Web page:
Seller Financed Homes
Roughly one in five homes sold today involve some sort of seller financing. Rather than the buyer getting a mortgage through a third party such as a bank, the buyer simply promises to pay back the seller over a set period of time with a set interest rate. There are many reasons for this: less paperwork, easier to qualification requirements, shorter closing times, and more. It is easier for the buyer and can also make the house easier to sell for the seller.
Instead of the buyer taking out a loan from the bank, the buyer works directly with the seller. They agree on a down payment, interest on the loaned amount of the sale price as well as a payment schedule, for example $1,000 a month every month for 20 years.
But what happens if, after 10 years have passed, the seller decides they want the rest of the money up front? For example, if the total loaned amount + interest was worth $150,000, $75,000 has been paid and the seller decides they just want the rest of the $75,000 as one lump sum. The buyer cannot just give them $75,000 to pay it off, where can they turn? That is where note buyers come in.
The document which details the terms of the loan is known as a promissory note, although it is also referred to as a mortgage note. It is the note that promises the buyer will pay back the seller at the appointed rate over the appointed period of time. It is this promissory note that note buyers buy.
Essentially, a note buyer is a third party organization that steps in, pays the original seller the price of the note then takes over receiving payments from the buyer. Nothing changes for the buyer, except who they mail the checks to every month to cover the cost of the loan. The seller, however, receives their remaining payment in a single lump sum.
This lump sum given by the note buyer is usually discounted, however. For example, if there is $75,000 remaining on the mortgage note, the note buyer might give $60,000 to the seller in return for the note. Doing this allows the buyer to make some profit on the transaction and reduce risk in case of default on the part of the original home purchaser.
Why Would I Want to Sell My Note to a Note Buyer?
There are many reasons that people might have for seeking to sell their note to a note buyer. Perhaps they need a large amount of money to pay off their own loans, or are looking to have money to start a business or purchase a new property for themselves. It can also save sellers from the hassle of collecting payments every month. Whatever the reason, note buyers exist to fulfill this need.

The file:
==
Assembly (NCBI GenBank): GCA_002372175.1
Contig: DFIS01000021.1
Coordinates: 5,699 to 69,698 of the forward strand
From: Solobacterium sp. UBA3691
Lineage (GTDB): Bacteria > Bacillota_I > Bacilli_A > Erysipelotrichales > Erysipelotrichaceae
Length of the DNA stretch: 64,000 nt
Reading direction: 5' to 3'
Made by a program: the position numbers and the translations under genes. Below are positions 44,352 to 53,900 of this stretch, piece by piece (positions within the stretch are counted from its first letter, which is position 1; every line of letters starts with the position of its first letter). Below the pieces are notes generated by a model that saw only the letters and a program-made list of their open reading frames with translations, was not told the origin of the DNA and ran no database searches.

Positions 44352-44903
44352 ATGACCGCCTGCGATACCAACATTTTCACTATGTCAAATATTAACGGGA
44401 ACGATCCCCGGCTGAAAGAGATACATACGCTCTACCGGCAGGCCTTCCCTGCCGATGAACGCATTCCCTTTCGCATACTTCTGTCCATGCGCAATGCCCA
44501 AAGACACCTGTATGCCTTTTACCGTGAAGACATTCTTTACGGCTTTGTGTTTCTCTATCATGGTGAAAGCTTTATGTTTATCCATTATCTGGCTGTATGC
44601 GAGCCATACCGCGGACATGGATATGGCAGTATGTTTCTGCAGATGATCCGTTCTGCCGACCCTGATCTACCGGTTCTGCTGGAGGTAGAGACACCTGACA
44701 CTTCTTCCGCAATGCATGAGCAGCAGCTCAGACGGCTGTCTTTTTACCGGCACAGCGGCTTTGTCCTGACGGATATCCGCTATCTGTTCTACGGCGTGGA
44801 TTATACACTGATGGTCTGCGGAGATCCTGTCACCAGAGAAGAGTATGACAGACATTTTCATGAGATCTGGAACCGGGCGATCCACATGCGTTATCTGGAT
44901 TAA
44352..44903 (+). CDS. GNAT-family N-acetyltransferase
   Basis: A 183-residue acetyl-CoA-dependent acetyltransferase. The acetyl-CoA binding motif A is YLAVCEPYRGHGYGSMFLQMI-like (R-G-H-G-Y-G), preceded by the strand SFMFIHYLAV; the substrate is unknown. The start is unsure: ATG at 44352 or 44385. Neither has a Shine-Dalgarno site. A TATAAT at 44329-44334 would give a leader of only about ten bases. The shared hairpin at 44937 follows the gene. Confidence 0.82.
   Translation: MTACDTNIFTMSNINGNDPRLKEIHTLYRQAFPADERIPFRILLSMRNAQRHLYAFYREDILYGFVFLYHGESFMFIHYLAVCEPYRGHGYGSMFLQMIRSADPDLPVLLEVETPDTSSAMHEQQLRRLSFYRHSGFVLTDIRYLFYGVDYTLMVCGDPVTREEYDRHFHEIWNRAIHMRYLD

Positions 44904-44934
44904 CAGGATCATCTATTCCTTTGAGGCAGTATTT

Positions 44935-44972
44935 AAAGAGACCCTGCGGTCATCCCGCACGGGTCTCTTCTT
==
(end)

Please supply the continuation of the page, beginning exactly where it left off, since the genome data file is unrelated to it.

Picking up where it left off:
It generally takes between one and two months for a note sale to be processed when working with note buyers, sometimes less. If the home seller is in need of the money in a short amount of time, selling to a note buyer can be a good way to get that money when they need it.
Most often the note seller accrues no out of pocket costs in selling a promissory note. All costs are paid for by the note buyer rather than the note seller.
Depending on circumstances, selling your note to a note buyer can be a good thing. However it is important to remember that there will be a loss on the amount of money paid for the note, you will never be able to receive the full value of the note from a note buyer.
Things Note Buyers Look At When Buying a Note
Just because you have a promissory note does not mean that note buyers will immediately purchase it from you. There are things that they look at when considering to purchase a note. This generally includes:
Current value of the note – This tells the buyer how much money is left on the note
Payment schedule of the note – How many payments are left on the note, how much an individual payment is and for how long payments will be made.
Payment history of the buyer – The note buyer looks to see how well payments have been made in the past on the loan, how timely those payments were and how many missed payments their may have been.
Current value of the property – Tells how much the property is worth in case the buyer defaults on the note and the note buyer must foreclose on the home.
More often than not, however, there are few problems in a note buyer accepting a note. If you are the owner of a note who wants to cash out, there are many note buyers out there who can help you achieve your goals and take that note off your hands.